Falkland Islands Consolidated Fisheries Ltd (CFL) celebrated its 20th anniversary as a company at a reception and banquet at Malvina House Hotel. It also celebrated the 10th anniversary of its vessel CFL Gambler’s blessing and highlighted the MSC certification of the toothfish fishery.
CFL Chair Hamish Wylie told Penguin News how the company came to be in the early 1990s when, “little was known,” in the Islands, “about operating fishing vessels or selling fish.”
He said at that time local companies were very much still shut out of active involvement in the major fisheries by overseas companies. However, “identifying an opportunity to break that mould, Mike Summers, then General Manager of FIDC, and John Barton, Director of Fisheries, proposed to facilitate Falkland Islands fishing companies, to work together and learn from their experience, through the formation of a company to develop the emerging toothfish fishery,” said Mr Wylie
He said although CFL is now one of the most successful and profitable operators in the fishery, “few realize that on two occasions in its early history the company came extremely close to bankruptcy.”
Under pressure to move to vessel ownership at a time where there was a dearth of longline vessels on the market, CFL purchased a Canadian trawler in 1997. The vessel was converted to a longliner and named the CFL Pioneer.
Mr Wylie said: “With little knowledge in this area coupled with some poor advice, a steep and expensive learning curve soon followed. On the second occasion, declining catches resulted in the company losing substantial sums of money. The cause was mainly put down to excessive whale predation of toothfish from the fishing lines, and by November 2001 the company had four months in which to manage a solvent wind up.”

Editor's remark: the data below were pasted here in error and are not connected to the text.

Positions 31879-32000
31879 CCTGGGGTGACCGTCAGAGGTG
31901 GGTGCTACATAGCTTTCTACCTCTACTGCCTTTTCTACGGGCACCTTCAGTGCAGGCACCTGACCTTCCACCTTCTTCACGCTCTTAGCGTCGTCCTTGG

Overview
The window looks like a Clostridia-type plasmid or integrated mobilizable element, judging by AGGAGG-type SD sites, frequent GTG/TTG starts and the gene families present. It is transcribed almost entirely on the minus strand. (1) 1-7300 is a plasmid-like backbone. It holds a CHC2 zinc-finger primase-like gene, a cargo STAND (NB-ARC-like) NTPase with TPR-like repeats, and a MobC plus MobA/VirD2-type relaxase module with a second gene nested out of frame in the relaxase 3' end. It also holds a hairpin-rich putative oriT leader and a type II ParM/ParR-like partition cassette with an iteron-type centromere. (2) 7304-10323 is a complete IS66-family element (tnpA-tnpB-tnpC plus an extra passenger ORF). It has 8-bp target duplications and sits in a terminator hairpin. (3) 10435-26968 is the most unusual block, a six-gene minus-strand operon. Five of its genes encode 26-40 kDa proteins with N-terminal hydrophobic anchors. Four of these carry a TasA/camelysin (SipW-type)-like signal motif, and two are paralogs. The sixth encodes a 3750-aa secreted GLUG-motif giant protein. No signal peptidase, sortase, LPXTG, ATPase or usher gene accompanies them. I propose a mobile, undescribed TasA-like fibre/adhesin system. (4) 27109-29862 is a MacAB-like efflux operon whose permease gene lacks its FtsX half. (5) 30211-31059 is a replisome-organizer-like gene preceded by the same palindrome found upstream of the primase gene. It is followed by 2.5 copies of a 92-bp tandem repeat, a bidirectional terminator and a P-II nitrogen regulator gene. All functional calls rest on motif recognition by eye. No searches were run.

However, immediately after the decision had been taken catches started to improve, and light began to appear at the end of the tunnel. He explained how the Islands has benefited from CFL, “beyond the obvious,” saying, “CFL is substantially owned by five other local fishing companies that do not rely on its performance for their own well-being.”
For this reason CFL is more able to take a wider view on reinvestment of its profits. This is reflected in a pilot toothfish farming project aimed at providing an alternative source of toothfish to the company, and its substantial investment in the Islands containerized shipping link SAAS.
“Recognizing the pivotal role that a link to the rest of the world could have on the Islands economy, CFL has invested over £7million in SAAS and currently holds 70% of the debt that has been necessary to see the company through some extremely challenging times.”
During his speech he explained how Grant Munro led the company out of the late 90s, to hand over vessel operations to George Betts who later took over as General Manager in 2008.
During the celebratory evening, recently retired Mr. Betts was presented with the gift of a painting of the CFL Gambler in recognition of his hard work and valuable experience he brought to the company FIG fisheries scientist Paul Brewin was also recognized for his work on MSC certification. (Penguin News).